Space tourism isn’t the only emerging business venture that Musk’s SpaceX is involved in, however. SpaceX obviously began as a space logistics operator, with contracts to launch satellites and other payloads for various public and private sector customers.
But in addition to hauling people and things into space, SpaceX has quietly launched a constellation of its own telecommunications satellites. The company can launch as many as 60 satellites in a single Falcon 9 flight by folding the satellites flat and stacking them on top of each other.
As a result, SpaceX currently has over 2,000 such satellites in orbit. However, this work is just the beginning; the company has plans to assemble a total array of more than 12,000 satellites for a complete global network.
So what is the end goal? SpaceX is operating this constellation under a subsidiary name called Starlink, and it aims to be a dominant world provider for telecommunications services, including telephone and broadband internet service.
I’ve written previously about how Starlink is poised to change the world. For a few reasons, including low latency and the ability to constantly refresh the constellation with new satellites, this new startup promises to give ground-based telecom companies a run for their money.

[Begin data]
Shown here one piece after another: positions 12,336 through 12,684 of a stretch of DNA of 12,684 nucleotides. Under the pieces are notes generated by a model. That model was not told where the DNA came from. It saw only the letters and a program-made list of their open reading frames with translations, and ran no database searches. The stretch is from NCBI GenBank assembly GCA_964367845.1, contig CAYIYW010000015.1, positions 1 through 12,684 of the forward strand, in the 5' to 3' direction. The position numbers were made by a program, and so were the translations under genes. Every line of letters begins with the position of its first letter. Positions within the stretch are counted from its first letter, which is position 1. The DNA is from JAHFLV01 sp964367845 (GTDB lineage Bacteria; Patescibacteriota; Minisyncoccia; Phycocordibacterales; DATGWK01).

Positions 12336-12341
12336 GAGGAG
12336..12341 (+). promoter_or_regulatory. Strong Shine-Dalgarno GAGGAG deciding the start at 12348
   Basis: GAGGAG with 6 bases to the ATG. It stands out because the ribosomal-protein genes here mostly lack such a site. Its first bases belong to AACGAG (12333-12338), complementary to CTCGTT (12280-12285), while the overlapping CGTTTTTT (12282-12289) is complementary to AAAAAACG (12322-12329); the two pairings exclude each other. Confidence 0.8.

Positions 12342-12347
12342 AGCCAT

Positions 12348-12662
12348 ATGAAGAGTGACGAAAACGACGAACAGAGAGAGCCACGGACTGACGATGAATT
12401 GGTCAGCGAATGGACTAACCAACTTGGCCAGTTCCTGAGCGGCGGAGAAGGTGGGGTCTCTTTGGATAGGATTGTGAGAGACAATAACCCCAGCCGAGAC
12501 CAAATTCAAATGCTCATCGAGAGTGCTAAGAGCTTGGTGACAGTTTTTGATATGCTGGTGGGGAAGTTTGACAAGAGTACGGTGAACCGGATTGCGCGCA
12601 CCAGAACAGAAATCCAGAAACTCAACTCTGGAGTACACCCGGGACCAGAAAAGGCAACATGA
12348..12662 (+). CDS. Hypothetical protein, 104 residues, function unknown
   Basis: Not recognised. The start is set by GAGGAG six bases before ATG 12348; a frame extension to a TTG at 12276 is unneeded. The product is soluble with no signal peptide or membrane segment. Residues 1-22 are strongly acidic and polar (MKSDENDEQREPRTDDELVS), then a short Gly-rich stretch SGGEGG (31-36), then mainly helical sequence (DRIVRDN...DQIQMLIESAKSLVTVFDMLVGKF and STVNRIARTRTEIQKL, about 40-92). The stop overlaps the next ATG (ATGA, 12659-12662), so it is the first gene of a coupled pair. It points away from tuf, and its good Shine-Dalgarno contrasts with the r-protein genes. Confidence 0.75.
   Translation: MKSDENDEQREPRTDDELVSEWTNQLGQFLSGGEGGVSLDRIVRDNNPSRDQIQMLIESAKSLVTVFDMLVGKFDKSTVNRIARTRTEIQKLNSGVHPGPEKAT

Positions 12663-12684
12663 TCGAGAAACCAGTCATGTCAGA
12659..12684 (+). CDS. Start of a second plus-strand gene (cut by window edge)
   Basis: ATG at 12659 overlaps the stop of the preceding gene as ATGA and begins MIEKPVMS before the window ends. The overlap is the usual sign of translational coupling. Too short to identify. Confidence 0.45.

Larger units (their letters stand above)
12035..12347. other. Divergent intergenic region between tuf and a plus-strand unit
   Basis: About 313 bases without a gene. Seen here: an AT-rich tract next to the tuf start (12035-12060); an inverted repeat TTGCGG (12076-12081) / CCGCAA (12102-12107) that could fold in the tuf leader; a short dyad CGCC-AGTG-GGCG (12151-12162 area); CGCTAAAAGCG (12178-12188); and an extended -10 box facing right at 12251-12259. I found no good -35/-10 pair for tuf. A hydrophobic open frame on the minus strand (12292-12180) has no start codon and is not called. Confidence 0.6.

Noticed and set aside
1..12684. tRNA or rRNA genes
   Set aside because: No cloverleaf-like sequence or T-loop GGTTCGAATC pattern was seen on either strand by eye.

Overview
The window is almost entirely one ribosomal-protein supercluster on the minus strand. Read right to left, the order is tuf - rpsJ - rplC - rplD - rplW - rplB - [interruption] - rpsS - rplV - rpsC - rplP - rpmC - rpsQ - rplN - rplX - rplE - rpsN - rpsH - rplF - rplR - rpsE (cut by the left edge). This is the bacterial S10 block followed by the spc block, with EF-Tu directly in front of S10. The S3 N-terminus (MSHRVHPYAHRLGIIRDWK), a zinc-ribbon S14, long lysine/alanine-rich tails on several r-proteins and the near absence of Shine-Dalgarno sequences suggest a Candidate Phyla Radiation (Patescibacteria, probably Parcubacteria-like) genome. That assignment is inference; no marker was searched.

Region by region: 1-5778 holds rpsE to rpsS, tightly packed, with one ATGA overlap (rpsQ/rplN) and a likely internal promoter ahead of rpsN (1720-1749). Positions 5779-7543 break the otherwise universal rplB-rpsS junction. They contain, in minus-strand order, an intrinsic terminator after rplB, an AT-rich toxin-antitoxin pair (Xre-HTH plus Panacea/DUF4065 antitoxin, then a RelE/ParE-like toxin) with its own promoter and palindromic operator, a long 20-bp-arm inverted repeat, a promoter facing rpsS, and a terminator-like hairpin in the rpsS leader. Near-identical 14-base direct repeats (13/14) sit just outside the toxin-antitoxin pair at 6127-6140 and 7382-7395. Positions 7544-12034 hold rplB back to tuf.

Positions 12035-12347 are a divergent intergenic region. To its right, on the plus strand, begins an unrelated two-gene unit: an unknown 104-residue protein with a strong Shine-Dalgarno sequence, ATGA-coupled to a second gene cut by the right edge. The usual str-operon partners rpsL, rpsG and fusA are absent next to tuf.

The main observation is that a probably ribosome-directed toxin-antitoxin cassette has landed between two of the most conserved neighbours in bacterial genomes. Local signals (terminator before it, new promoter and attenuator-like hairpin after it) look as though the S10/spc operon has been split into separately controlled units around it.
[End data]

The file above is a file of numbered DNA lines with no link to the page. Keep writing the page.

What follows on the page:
In addition, Starlink will be able to reach all corners of the globe, including countries and regions that currently do not have reliable access to telecommunications services. Starlink is already in limited beta operation for early adopters, and as it grows, the company could very well evolve into one of the most profitable businesses of the 21st century.
Elon Musk is the world’s richest person with a current net worth that fluctuates somewhere around $300 billion dollars. But some economists speculate that if Starlink is first to market with widespread and reliable space-based telecommunications services, the demands would be such that Musk could actually become the world’s first trillionaire.
Finally, there are innovative things happening here on the ground for space launch technology and design. For example, companies like SpinLaunch are looking at how we can make traditional chemical rocket launches safer and more efficient through wind-up sling launchers that would assist with initial ascents. In my recent article about spin launchers, I discussed their potential uses and why it would not be practical to simply fling payloads all the way into orbit.
SpinLaunch actually uses a two-phase ascent concept. During the first phase, a rocket is flung out of a spinning launch apparatus on the ground. In the second phase, the rocket reaches a target altitude and velocity achieved by the spin launcher. Then it ignites its engine and finishes its journey to orbit through traditional chemical propulsion. This kind of concept promises to make space launches more efficient and more reliable through combining different means of propulsion for a synergistic effect.
These private-sector innovations are just a few products that are currently in development. Other space experts presenting at the 2022 SESA Conference will undoubtedly bring us more exciting news from the front lines. We hope to see you there!